This Sunday is the first Sunday of Lent, a traditional time of prayer, fasting, and repentance observed by Christians since the days of the early church. Several elements of the service have been adjusted to fit the character of this season. We will begin each Sunday by singing What Wondrous Love Is This (meditating on the sacrifice of Christ on the cross) and go out singing Christ Be With Me (confessing our need for His continual presence in our lives). Each week we will take a moment after corporate confession to confess silently and then respond by singing from John 1:29, “Lamb of God, who takes away the sins of the world, have mercy on us,” in a new musical setting, the Clovercroft Agnus Dei. We will also learn a new psalm, Hear Me, All You People—Psalm 49. This psalm’s bleak text and somber melody point us to the glorious reality that Christ came to deal with death—though “Man in his pomp will not remain,” “God will ransom my soul from the power of Sheol, for He will receive me” (Psalm 49:12, 15). I pray that over these next six weeks, these meditative elements in the service would refresh our hearts in preparation for the joy to come on Easter Sunday. —Henry C. Haffner
Key Words: God, Attributes, Creation, Thinking, Honor, Thanks, Hearts
Keystone Verse: For His invisible attributes, namely, His eternal power and divine nature, have been clearly perceived, ever since the creation of the world, in the things that have been made. So they are without excuse. (Romans 1:20)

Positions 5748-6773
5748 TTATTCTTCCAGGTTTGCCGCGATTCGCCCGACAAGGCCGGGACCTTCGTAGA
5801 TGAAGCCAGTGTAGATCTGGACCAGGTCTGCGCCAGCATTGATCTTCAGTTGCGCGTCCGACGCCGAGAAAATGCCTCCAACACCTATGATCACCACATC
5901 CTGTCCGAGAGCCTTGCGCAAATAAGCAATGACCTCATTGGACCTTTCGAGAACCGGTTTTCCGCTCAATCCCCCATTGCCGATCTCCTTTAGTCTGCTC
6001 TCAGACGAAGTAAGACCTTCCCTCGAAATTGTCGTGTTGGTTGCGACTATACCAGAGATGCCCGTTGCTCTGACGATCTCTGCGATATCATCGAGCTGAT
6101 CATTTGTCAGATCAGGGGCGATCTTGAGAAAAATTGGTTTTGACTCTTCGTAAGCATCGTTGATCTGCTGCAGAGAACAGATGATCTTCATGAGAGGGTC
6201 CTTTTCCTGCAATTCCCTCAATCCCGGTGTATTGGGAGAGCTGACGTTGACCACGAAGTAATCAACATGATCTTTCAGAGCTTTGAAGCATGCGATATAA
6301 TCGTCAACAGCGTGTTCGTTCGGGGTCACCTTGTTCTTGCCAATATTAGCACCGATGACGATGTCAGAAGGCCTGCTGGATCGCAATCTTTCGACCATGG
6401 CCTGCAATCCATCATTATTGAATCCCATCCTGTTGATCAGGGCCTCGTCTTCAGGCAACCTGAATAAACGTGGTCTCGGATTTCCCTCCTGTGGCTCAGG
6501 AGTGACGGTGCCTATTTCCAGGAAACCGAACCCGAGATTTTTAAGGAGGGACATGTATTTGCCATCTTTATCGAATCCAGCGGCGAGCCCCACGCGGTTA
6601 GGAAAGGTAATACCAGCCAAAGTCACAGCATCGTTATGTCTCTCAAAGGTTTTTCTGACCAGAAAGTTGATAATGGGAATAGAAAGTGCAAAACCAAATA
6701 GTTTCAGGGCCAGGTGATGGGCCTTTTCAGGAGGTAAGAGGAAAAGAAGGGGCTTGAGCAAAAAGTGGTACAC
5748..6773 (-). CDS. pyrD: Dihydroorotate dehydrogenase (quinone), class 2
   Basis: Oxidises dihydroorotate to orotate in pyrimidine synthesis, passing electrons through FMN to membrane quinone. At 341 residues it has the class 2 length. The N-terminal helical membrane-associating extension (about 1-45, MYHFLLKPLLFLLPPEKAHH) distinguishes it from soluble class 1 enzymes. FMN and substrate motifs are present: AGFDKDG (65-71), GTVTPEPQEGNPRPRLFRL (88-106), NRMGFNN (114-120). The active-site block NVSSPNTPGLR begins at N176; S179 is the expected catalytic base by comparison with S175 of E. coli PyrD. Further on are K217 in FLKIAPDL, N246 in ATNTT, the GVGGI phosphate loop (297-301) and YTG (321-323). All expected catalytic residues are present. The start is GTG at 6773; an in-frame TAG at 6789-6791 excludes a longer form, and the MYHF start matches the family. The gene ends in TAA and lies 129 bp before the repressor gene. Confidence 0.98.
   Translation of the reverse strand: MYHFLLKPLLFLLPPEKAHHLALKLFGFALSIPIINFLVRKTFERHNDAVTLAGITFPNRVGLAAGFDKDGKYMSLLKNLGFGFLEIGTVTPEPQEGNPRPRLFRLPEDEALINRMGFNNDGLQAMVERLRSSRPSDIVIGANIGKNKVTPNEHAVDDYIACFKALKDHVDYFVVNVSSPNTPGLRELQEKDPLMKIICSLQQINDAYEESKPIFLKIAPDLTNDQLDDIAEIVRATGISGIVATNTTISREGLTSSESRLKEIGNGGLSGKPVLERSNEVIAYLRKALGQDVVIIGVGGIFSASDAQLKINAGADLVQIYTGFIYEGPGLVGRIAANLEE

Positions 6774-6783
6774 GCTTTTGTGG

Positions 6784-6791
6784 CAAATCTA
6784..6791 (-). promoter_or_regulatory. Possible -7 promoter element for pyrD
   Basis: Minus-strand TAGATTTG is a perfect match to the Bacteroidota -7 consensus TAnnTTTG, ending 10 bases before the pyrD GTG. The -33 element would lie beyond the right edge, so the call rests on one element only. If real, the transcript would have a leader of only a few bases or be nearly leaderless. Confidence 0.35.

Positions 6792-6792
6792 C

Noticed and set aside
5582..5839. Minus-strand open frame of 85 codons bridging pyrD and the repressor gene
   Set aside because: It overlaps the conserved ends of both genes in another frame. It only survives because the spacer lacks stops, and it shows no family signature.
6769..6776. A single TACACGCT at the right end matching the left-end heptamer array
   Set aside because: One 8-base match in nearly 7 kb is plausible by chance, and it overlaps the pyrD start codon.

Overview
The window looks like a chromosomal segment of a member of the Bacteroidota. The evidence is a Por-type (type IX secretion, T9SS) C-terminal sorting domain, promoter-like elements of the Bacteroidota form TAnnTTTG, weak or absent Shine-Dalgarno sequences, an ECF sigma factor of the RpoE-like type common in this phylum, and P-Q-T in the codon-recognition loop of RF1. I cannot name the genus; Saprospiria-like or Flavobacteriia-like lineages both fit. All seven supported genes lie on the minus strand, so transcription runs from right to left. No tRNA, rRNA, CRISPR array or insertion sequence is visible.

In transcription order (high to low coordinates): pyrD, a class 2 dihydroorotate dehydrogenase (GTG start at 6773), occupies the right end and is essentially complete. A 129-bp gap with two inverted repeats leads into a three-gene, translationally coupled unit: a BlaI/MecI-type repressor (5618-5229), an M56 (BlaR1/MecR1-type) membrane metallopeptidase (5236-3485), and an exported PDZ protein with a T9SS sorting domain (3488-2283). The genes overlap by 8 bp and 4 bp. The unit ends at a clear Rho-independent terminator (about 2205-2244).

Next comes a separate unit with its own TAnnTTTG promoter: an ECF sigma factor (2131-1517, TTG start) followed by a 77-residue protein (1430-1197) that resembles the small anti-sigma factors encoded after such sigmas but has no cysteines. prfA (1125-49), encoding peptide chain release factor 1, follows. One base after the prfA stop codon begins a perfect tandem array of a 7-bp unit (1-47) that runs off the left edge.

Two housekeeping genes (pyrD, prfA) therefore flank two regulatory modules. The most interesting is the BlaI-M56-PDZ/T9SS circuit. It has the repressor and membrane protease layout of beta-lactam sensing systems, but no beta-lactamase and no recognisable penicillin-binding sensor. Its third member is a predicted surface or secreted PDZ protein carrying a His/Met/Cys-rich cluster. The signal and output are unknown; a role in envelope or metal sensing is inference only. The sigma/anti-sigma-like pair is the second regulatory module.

18 For the wrath of God is revealed from heaven against all ungodliness and unrighteousness of men, who by their unrighteousness suppress the truth. 19 For what can be known about God is plain to them, because God has shown it to them. 20 For His invisible attributes, namely, His eternal power and divine nature, have been clearly perceived, ever since the creation of the world, in the things that have been made. So they are without excuse. 21 For although they knew God, they did not honor Him as God or give thanks to Him, but they became futile in their thinking, and their foolish hearts were darkened. 22 Claiming to be wise, they became fools, 23 and exchanged the glory of the immortal God for images resembling mortal man and birds and animals and creeping things.